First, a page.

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Homework Help: The Wronskian and linear independence of a ODE solution set

  1. Aug 30, 2010 #1
    1. The problem statement, all variables and given/known data


    I seem to remember that if you have a homogenous ODE

    y'' + p(t)y' + q(t)y = 0 which have the solutions y1 and y2. Where we are told that

    y1(t) [tex]\neq 0[/tex]

    then y1 and y2 are linear independent.

    I found the simular claim on sosmath.com but are they simply saying as long as y1 is not a multiplum of y2 then y1 and y2 will always be linear independent?

    THis is very confusing because I learned in linear algebra that in order for vectors to be linear independent then the weight c1=c2 = 0 and if for instance c1 = 1 and c2 = 2 then they are linear dependent.If you people get my point?
  2. jcsd
  3. Aug 30, 2010 #2


    Staff: Mentor

    Linear independence, whether of vectors or functions, is very similar.

    Two vectors are linearly independent if the only solution to the equation c1v1 + c2v2 = 0 is c1 = c2 = 0. Note that c1 = c2 = 0 is a solution to this equation if the vectors are linearly dependent, but this is not the only solution.

    Similarly, two functions are linearly independent if the only solution to the equation c1f1(t) + c2f2(t) = 0, for all t in the common domain of these functions.

    For your question about the ODE, if you have two functions y1(x) and y2(x), and neither one is the zero function, the two functions will be linearly independent if neither one is a multiple of the other. For example, if the functions are cos(x) and 2cos(x), neither is the zero function, but each one is some multiple of the other, so they are linearly dependent. Going back to the definition of linear independence, the equation c1cos(x) + c22cos(x) = 0, has many solutions where c1 and c2 are not both zero -- namely, c1 = -2, c2 = 1.

    On the other hand, if the two solutions are cos(x) and sin(x), neither function is the zero function, and neither function is a multiple of the other, so it turns out that these functions are linearly independent.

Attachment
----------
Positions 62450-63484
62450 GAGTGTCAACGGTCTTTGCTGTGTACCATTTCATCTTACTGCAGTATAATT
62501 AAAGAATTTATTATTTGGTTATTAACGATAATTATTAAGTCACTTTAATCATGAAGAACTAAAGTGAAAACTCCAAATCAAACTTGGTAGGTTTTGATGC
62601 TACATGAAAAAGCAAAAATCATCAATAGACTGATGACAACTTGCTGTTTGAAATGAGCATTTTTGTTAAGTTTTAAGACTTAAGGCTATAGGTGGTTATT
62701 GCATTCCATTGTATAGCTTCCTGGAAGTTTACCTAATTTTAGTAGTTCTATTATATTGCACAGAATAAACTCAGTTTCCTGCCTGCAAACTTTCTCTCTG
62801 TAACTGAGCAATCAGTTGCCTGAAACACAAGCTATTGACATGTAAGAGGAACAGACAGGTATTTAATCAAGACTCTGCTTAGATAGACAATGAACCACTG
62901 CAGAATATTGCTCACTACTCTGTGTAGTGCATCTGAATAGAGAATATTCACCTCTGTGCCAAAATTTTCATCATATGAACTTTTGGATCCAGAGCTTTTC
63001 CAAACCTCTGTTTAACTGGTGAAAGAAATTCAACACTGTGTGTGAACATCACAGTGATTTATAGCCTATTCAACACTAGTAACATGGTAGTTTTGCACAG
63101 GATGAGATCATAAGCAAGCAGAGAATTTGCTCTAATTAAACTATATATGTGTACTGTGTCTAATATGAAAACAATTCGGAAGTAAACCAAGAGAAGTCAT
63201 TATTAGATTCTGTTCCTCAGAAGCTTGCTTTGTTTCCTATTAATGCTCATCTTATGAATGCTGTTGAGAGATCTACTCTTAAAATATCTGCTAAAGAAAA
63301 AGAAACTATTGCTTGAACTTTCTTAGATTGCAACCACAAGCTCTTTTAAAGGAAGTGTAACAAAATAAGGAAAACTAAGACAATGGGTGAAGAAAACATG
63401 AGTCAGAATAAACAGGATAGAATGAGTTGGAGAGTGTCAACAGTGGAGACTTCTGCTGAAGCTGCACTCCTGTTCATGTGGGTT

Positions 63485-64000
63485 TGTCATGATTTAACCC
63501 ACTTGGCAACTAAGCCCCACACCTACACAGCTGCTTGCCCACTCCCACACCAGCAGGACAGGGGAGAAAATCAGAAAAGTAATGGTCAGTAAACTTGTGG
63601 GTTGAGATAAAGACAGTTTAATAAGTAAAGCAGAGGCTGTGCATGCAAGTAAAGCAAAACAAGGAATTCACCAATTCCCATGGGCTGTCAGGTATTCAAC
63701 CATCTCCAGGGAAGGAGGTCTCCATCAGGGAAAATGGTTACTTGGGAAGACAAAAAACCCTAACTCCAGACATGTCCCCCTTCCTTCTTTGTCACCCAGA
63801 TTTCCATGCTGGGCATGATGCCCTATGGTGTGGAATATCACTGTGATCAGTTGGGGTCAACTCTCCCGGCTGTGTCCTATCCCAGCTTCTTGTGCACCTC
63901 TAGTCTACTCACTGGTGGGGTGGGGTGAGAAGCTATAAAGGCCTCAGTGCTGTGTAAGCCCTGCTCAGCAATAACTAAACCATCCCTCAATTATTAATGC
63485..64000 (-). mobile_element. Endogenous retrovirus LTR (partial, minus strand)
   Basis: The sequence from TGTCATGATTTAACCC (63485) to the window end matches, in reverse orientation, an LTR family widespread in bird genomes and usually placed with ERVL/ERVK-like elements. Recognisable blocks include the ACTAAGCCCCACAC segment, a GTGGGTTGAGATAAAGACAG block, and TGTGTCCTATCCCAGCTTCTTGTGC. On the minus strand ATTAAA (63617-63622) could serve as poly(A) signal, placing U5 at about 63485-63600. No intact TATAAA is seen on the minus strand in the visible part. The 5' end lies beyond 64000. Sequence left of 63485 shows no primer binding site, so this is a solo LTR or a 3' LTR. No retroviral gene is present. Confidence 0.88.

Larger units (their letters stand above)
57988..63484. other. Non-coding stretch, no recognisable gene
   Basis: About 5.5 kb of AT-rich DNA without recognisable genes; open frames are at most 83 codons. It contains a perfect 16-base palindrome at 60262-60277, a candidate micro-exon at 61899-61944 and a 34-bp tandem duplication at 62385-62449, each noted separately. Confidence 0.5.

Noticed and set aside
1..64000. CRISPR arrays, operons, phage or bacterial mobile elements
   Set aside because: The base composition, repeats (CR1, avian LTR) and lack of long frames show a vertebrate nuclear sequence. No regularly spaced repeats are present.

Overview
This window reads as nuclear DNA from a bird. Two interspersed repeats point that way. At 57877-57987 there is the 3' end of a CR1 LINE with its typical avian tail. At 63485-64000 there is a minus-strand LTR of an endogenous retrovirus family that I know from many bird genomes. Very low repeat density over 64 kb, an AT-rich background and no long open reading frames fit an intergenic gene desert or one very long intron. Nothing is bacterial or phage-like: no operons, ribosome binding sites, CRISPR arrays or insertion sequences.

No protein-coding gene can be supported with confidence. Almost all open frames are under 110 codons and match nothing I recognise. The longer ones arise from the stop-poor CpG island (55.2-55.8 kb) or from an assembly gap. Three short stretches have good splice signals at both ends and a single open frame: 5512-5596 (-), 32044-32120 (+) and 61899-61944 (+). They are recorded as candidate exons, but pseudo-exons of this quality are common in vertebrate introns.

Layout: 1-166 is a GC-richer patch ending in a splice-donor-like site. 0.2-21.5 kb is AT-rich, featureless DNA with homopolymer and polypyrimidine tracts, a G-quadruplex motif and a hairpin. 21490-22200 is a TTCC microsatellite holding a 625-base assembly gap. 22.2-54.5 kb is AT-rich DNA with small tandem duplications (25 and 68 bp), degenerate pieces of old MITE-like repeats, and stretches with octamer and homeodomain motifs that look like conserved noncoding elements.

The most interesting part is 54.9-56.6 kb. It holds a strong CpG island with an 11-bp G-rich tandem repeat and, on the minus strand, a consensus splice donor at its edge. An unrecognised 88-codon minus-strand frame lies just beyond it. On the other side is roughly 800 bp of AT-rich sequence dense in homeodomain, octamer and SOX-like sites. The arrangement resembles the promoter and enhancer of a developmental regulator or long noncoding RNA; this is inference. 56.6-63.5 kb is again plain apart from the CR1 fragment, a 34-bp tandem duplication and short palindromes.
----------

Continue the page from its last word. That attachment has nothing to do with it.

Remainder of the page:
4. Aug 30, 2010 #3
    Hi and thanks for your answer,

    So no need to use the properties of Wronskian to show linear independence of y1 and y2?

    Final question. I need to show that W(y1,y2) = 1 by my question here is the following. Since p and q are unknown do I then just discard them and write up the general solution

    y = c1 exp(r1*t) + c2 exp(r2*t) and take take the wronskian on solution? In order to show that w(y1,y2) = 1 ??
  5. Aug 30, 2010 #4


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    If you have just two functions, you can usually tell by inspection if they are multiples of each other, so it's relatively easy to see if two functions are not independent. But that's not the same as proving linear independence. Using the Wronskian is a quick way to do that if it works.
    No, you can't do that because the solutions will depend on what p(x) and q(x) are. Can you give us the complete problem you're trying to do?
  6. Aug 31, 2010 #5
    Its a three part question vela,

    First part is having that ode mentioned in orginally post.

    y'' + p(x)y' + q(x)y = 0

    where x belongs to the interval I and [tex]x_0 \in I[/tex] assume that [tex]y_1(x) \neq 0[/tex]